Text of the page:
Because Facebook is a relatively recent form of publishing, and it is a loose and mostly unsupervised medium, the etiquette of certain situations has yet to be determined.

One of those situations is death. I was recently out west for a family member’s funeral. The evening before the funeral another relative died. Some of her close family found out via Facebook. Not in a private message, but because a friend of the deceased had posted an “RIP—you will be missed” message, and included the name of the deceased, which tagged the post. Tagging the post meant that it went to every one of the deceased’s Facebook friends.

As a result, the day of the funeral a group of us conspired to keep one already grieving person away from Facebook, so that she could be compassionately informed later. One sibling was shocked when she saw the post, and was fortunate enough to get through to another sibling and inform her just in time.

This prompted a little discussion on Facebook. One article was posted which was written by a woman whose husband had died at a young age. She suggested that there is a hierarchy of grief, and that casual friends should not be the persons announcing a death to the world. She also noted that if someone is in a state of shock over a death and dealing with the aftermath that person should not be deluged by texts, messages or calls asking what happened, especially when, as in her case, she hadn’t even informed all immediate family yet.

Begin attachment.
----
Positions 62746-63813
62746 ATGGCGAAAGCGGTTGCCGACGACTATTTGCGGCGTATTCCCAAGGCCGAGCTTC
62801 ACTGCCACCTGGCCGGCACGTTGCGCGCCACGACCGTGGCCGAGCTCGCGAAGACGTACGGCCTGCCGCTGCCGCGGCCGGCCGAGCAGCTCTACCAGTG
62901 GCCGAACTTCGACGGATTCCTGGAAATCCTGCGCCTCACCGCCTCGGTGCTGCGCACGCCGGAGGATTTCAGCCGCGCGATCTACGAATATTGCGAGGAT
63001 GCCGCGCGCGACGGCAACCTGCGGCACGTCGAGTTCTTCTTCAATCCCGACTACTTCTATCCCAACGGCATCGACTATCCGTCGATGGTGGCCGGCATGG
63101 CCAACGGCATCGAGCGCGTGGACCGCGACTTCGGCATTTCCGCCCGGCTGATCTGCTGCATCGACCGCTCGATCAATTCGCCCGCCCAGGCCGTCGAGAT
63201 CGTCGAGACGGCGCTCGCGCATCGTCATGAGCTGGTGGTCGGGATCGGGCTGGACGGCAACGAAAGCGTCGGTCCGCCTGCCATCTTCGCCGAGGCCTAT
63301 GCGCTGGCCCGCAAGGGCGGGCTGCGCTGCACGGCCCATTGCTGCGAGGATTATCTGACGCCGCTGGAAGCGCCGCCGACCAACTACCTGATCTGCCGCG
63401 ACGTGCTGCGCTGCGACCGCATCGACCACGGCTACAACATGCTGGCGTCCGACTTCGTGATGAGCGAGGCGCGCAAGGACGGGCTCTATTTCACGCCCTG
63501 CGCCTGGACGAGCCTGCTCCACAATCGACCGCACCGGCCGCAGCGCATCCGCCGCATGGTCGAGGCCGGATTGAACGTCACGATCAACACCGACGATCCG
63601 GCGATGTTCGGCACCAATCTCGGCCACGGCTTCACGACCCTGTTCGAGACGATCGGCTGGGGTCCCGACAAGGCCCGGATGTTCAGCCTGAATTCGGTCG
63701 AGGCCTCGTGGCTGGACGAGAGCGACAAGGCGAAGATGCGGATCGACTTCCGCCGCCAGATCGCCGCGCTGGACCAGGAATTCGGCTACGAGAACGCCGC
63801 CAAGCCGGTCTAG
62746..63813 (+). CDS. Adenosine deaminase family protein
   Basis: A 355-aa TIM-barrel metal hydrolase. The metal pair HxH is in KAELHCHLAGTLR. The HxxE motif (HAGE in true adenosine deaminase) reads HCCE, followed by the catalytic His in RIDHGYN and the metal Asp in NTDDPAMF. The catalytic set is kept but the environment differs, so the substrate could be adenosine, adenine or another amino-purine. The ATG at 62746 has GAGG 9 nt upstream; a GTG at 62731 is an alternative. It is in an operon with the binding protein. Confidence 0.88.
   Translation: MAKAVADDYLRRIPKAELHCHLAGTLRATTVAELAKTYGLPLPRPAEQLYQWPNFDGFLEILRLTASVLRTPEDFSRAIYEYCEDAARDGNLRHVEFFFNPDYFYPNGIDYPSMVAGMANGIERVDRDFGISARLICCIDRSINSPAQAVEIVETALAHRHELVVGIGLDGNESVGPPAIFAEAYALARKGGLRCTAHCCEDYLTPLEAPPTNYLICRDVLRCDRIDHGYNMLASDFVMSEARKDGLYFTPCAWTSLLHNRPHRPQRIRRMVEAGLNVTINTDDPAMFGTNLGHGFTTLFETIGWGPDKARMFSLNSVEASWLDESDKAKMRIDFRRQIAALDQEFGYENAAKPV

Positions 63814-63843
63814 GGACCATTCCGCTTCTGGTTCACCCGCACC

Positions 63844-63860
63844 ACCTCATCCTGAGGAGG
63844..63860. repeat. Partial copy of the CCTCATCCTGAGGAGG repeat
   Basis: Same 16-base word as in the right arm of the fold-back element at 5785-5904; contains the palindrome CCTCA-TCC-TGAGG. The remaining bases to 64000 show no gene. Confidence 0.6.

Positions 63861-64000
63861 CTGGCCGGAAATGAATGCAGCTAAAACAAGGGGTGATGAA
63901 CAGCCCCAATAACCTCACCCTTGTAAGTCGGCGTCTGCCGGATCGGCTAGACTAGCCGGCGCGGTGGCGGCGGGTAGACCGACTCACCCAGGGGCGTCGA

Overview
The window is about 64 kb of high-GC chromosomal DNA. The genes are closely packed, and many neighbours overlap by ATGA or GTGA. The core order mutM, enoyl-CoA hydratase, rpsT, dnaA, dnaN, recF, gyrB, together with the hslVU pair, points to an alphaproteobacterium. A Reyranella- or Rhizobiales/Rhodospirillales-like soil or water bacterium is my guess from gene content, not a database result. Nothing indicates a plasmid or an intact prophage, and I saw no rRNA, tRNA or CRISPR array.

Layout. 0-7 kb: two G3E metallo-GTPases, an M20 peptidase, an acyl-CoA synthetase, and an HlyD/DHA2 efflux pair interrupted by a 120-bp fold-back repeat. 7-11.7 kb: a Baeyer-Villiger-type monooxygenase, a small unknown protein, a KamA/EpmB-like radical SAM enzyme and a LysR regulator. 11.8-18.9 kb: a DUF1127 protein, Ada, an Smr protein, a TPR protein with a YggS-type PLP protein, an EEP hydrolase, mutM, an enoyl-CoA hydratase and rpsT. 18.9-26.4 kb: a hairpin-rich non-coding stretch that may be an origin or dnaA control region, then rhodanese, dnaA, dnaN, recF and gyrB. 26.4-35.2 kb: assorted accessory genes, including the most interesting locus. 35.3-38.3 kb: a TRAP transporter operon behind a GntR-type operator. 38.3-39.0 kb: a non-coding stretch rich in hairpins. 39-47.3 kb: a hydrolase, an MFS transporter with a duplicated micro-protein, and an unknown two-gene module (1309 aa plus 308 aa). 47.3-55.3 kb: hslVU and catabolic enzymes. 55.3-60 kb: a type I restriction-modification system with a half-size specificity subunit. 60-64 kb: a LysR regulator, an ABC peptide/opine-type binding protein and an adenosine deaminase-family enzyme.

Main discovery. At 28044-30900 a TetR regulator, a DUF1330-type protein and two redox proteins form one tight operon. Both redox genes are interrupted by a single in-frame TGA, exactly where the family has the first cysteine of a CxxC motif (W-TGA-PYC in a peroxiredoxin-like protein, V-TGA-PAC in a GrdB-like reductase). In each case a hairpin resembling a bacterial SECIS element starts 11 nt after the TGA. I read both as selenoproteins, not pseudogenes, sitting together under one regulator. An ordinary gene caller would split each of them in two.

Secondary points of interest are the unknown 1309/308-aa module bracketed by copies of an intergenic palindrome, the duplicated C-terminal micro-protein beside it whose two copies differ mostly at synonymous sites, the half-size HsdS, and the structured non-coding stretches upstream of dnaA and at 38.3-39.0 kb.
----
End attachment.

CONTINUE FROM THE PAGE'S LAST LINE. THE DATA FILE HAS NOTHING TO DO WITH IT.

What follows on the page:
In the discussion, I suggested that an announcement on the deceased person’s Facebook page or on friends’ walls, should only be made when it is the official obituary. Thinking back I realize it is fine to inform people, that’s normal and natural, but it should be done via private message, for at least the first 24 hours, and maybe even a couple of days.

Having dealt with a number of deaths of friends and relatives recently, I can say that too many posts about a person whom you will be missing causes a sudden bit of unexpected pain every time it’s seen.

The lesson learned here is to think first of the family and close friends before hitting that post button. Who knows? Who might not? Be discreet in communicating sad news.
Candice Vetter

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